For many of the more than 30 million Americans living with diabetes, insulin is an essential medicine that helps the body process glucose derived from food. Without glucose (and the insulin necessary to process it), the human body cannot function properly. Three pharmaceutical companies -- Sanofi, Nordisk, and Eli Lilly -- produce over 80% of the global insulin supply and have taken advantage of limited market competition by steadily increasing insulin prices, even though experts estimate drug manufacturers could profitably produce insulin for $7 to $11 per patient per month. Little generic competition exists in the insulin market, further contributing to increased prices.


"Socialism is a scare word they have hurled at every advance the people have made


ACLU The Supreme Court's refusal to hear our challenge to Kentucky's intrusive abortion law


Anthony D. Romero Ex. Director, ACLU National Board of Directors voted to support the impeachment

Last night, the ACLU National Board of Directors voted to support the impeachment of President Trump, 55-2.

These are extraordinary circumstances, and we don't take the decision lightly. We believe that Trump has indeed committed impeachable offenses and has violated his oath to preserve, protect, and defend the Constitution. His violations include:

Abusing the powers of the executive office to further his personal and political interests rather than those of the nation
Improperly invoking executive immunity and instructing government officials and agencies to refuse to testify or produce
Congressionally-subpoenaed witnesses and documents, thereby improperly obstructing a Congressional investigation Obstructing an inquiry into Russian interference in the 2016 election, including by firing officials and directing others to lie about the investigation

This is the second instance in the ACLU's nearly 100-year history – since President Richard Nixon – that our board of directors has voted to support the impeachment of a president. We believe that Trump's continuation in office poses a grave and imminent threat to civil liberties, and that he will continue to pursue illegal means to influence the 2020 election and to impede lawful efforts to reveal any such wrongdoing.

As impeachment hearings proceed, the ACLU will remain steadfast in our commitment to protect the Constitution and the rights of all people. We're stronger than ever thanks to you and our millions of supporters nationwide who believe, like we do, that nobody is above the law – including the president.

For democracy,

Anthony D. Romero


To Know the Disease

Wendell Potter, a former health care executive, reveals the unified corporate effort against Medicare for All—and how those talking points are echoed by candidates and debate moderators

By Andrew Cockburn

December 10, 2019

For the third time in thirty years, we are in the midst of a debate over the American health care system, this time against the backdrop of the Democratic Party’s presidential nomination race. Elizabeth Warren and Bernie Sanders stand alone among the candidates in pledging to introduce Medicare for All while abolishing private health insurance, whereas other leading candidates, notably Joe Biden and Pete Buttigieg, vehemently attack that plan.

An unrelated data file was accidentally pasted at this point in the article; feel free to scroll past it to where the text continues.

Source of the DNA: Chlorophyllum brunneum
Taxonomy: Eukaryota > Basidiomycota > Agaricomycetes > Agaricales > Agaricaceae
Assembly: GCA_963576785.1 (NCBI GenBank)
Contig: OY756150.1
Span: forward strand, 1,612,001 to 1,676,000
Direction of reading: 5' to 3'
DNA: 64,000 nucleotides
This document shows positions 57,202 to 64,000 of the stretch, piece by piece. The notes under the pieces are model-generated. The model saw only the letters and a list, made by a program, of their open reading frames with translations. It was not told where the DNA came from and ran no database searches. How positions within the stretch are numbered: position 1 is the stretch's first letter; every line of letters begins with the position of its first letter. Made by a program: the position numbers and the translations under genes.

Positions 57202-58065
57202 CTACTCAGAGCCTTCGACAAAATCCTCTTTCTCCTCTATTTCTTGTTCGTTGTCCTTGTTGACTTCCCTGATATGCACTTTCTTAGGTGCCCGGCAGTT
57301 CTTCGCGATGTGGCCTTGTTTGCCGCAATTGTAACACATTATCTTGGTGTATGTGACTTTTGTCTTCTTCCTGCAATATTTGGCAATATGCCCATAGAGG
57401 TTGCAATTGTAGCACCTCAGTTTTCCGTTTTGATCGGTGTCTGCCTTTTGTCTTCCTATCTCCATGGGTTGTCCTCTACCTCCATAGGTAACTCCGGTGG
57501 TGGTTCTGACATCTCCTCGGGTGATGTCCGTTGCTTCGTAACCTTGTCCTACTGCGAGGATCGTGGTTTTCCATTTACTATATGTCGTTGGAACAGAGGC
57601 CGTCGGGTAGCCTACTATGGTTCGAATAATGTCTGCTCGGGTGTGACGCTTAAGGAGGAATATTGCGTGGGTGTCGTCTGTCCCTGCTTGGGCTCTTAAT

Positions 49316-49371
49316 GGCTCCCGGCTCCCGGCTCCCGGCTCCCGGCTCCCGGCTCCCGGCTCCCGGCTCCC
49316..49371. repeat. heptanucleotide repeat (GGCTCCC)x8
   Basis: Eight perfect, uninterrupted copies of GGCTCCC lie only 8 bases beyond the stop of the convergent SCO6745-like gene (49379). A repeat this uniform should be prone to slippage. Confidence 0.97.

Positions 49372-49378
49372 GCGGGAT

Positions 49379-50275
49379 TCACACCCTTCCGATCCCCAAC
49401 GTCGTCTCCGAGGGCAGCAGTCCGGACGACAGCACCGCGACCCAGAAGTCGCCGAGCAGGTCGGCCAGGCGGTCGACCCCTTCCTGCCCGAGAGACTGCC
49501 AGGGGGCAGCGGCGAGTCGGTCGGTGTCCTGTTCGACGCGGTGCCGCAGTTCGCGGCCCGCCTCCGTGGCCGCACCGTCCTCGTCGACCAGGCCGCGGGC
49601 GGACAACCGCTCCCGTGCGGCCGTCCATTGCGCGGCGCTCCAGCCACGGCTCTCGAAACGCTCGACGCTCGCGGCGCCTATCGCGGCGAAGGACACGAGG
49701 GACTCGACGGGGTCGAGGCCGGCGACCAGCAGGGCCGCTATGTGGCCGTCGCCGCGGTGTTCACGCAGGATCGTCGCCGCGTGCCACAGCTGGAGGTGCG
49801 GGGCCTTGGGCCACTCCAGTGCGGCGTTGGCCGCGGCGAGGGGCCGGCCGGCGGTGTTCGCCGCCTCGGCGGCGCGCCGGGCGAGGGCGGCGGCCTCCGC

Given the well-attested fact that we pay more than any other developed nation for a system that offers poor care and bankruptcy for millions of Americans, it may seem surprising that arguments against reform find fertile ground, including among ambitious politicians. So it must be understood that the attacks on reform are part of a carefully crafted campaign deployed by an immensely wealthy corporate coalition determined to preserve its profit flow. Key to this campaign are the public relations professionals, skilled at manipulating opinion on behalf of their clients in ways few outsiders perceive or understand. Wendell Potter was one of them. Rising to head of corporate communications for the $70 billion health insurance giant Cigna, he was a field commander in the battle to protect industry profits, including the crushing of Hillary Clinton’s reform initiative. But there came a day when, as he wrote in his best-selling memoir, Deadly Spin, “it finally dawned on me that, in my own quest for money and prestige, I had sold my soul,” leading him to walk away from his powerful and lucrative position. As a rare high-level defector, he provides illuminating, vital insights into the ways of his former employers and their amen chorus in the current political arena.

Do you find the themes in the current debate over Medicare for All familiar from previous battles over health care reform?

I absolutely find them familiar. I see the hand of my old employer, my old industry, trying to shape the way people think about health care reform, and to shape the debate. They’re using largely the same themes, the same talking points, and the same general strategy. They have new tools, or at least new ways of communicating. One thing that’s a bit different this time is how they’re using social media, which in years past wasn’t available. They’re using Facebook and other platforms to try to persuade people that Medicare for All is not good policy. That’s really the only difference here.


Grassroots Progressive Group Gives Warren Top Marks Among 2020 Democrats

Warren 2020!!

December 11, 20195:00 AM ET

The former law professor in the 2020 field is the only presidential candidate to earn an A in a new scorecard, released on Wednesday by the grassroots progressive group Indivisible.

Massachusetts Sen. Elizabeth Warren earns 95% in a ranking which evaluates candidates' stances on the top progressive issues that Indivisible's hundreds of local chapters prioritize, chief among them "democracy reforms" like ending the Senate filibuster, expanding voting rights and increasing the size of the U.S. Supreme Court.

Former Vice President Joe Biden came in dead last among the eight Democratic candidates Indivisible rated, with less than 50%.

The group shared its scorecard results exclusively with NPR ahead of their publication.


Go to Page: 1 2 3 4 5 6 7 8 Next »